Table of Contents
InnoDBConcepts and Architecture
InnoDBPerformance Tuning and Troubleshooting
InnoDBFeatures for Flexibility, Ease of Use andReliability
InnoDBStartup Options and System Variables
Storage engines are MySQL components that handle the SQL operations for different table types.
InnoDB is the most general-purpose storage engine, and Oracle recommends using it
for tables except for specialized use cases. (The
TABLE statement in MySQL 5.7 creates
InnoDB tables by default.)
MySQL Server uses a pluggable storage engine architecture that enables storage engines to be loaded into and unloaded from a running MySQL server.
To determine which storage engines your server supports, use the
SHOW ENGINES statement. The value in the
column indicates whether an engine can be used. A value of
DEFAULT indicates that an engine is
available, not available, or available and currently set as the default storage engine.
This chapter primarily describes the features and performance characteristics of
InnoDB tables. It also covers the use cases for the special-purpose MySQL storage
engines, except for
NDBCLUSTER which is covered in
For information about storage engine support offered in commercial MySQL Server binaries, see
For answers to some commonly asked questions about MySQL storage engines, see Section B.2, "MySQL 5.7 FAQ: Storage Engines".
A transaction-safe (ACID compliant) storage engine for MySQL that has commit, rollback, and
crash-recovery capabilities to protect user data.
InnoDB row-level locking
(without escalation to coarser granularity locks) and Oracle-style consistent nonlocking reads increase
multi-user concurrency and performance.
InnoDB stores user data in
clustered indexes to reduce I/O for common queries based on primary keys. To maintain data integrity,
InnoDB also supports
InnoDB is the default storage engine in
These tables have a small footprint. Table-level locking limits the
performance in read/write workloads, so it is often used in read-only or read-mostly workloads in Web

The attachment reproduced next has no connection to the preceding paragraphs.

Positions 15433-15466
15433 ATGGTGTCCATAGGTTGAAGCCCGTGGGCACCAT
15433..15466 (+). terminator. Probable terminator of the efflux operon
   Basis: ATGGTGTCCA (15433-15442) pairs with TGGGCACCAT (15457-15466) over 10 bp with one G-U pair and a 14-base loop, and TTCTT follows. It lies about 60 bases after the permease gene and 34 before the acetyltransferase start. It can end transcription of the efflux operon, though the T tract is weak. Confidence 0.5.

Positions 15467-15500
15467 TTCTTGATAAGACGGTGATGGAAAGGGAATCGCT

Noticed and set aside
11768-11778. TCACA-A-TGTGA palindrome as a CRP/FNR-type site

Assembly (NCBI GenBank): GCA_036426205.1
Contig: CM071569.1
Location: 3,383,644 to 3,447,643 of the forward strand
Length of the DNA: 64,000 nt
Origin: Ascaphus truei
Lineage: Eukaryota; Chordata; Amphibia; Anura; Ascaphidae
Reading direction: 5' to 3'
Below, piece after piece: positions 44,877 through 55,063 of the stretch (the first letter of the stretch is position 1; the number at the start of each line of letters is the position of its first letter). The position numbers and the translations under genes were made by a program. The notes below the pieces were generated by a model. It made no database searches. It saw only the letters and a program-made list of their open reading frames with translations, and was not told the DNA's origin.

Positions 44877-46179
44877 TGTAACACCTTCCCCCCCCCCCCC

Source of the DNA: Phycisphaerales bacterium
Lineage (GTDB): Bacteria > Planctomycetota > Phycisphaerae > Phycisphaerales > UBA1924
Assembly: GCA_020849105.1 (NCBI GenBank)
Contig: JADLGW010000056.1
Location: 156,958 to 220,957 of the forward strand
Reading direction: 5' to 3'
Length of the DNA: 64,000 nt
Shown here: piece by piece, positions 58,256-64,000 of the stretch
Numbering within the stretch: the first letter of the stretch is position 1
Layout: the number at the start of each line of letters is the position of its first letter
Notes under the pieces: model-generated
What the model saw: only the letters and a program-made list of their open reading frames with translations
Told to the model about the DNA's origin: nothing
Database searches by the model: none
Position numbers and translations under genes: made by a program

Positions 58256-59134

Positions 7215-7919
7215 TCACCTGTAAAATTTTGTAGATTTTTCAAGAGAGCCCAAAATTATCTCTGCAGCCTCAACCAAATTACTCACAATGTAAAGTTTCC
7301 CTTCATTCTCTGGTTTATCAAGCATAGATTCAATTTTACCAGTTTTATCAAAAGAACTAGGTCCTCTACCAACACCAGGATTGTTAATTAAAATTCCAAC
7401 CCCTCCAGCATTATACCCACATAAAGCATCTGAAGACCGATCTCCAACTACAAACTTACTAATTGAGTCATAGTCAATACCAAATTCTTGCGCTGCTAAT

and data warehousing configurations.
Stores all data in RAM, for fast access in environments that require quick lookups of non-critical data.
This engine was formerly known as the
HEAP engine. Its use cases are
InnoDB with its buffer pool memory area provides a
general-purpose and durable way to keep most or all data in memory, and
NDBCLUSTER provides fast key-value lookups for huge distributed data
tables are really text files with comma-separated values. CSV tables let you import or dump data in CSV
format, to exchange data with scripts and applications that read and write that same format. Because CSV
tables are not indexed, you typically keep the data in
InnoDB tables during
normal operation, and only use CSV tables during the import or export stage.
These compact, unindexed tables are intended for storing and retrieving large amounts of
seldom-referenced historical, archived, or security audit information.
The Blackhole storage engine accepts but does not store data, similar to the Unix
device. Queries always return an empty set. These tables can be used in replication configurations where
DML statements are sent to slave servers, but the master server does not keep its own copy of the data.
Enables a MySQL DBA or developer to logically group a series of identical
MyISAM tables and reference them as one object. Good for VLDB
environments such as data warehousing.
Offers the ability to link separate MySQL servers to create one logical database from many physical
servers. Very good for distributed or data mart environments.
Example: This engine serves as an example in the MySQL source code that
illustrates how to begin writing new storage engines. It is primarily of interest to developers. The
storage engine is a "stub" that does nothing. You
can create tables with this engine, but no data can be stored in them or retrieved from them.
You are not restricted to using the same storage engine for an entire server or schema. You can specify the
storage engine for any table. For example, an application might use mostly
tables, with one
CSV table for exporting data to a spreadsheet and a few
MEMORY tables for temporary workspaces.
Choosing a Storage Engine
The various storage engines provided with MySQL are designed with different use cases in mind. The following table provides an overview of some storage engines provided with MySQL:
Table 14.1. Storage Engines Feature Summary
|Geospatial data type support||Yes||No||Yes||Yes||Yes|
|Geospatial indexing support||Yes||No||No||No||No|
|Full-text search indexes||Yes||No||Yes[b]||No||No|
|Cluster database support||No||No||No||No||Yes|
|Foreign key support||No||No||Yes||No||No|
|Backup / point-in-time recovery[g]||Yes||Yes||Yes||Yes||Yes|
|Query cache support||Yes||Yes||Yes||Yes||Yes|
|Update statistics for data dictionary||Yes||Yes||Yes||Yes||Yes|
[a] InnoDB utilizes hash indexes internally for its Adaptive Hash Index feature.
[b] InnoDB support for FULLTEXT indexes is available in MySQL 5.6.4 and higher.
[c] Compressed MyISAM tables are supported only when using the compressed row format. Tables using the compressed row format with MyISAM are read only.
[d] Compressed InnoDB tables require the InnoDB Barracuda file format.
[e] Implemented in the server (via encryption functions), rather than in the storage engine.
[f] Implemented in the server, rather than in the storage engine.
[g] Implemented in the server, rather than in the storage engine.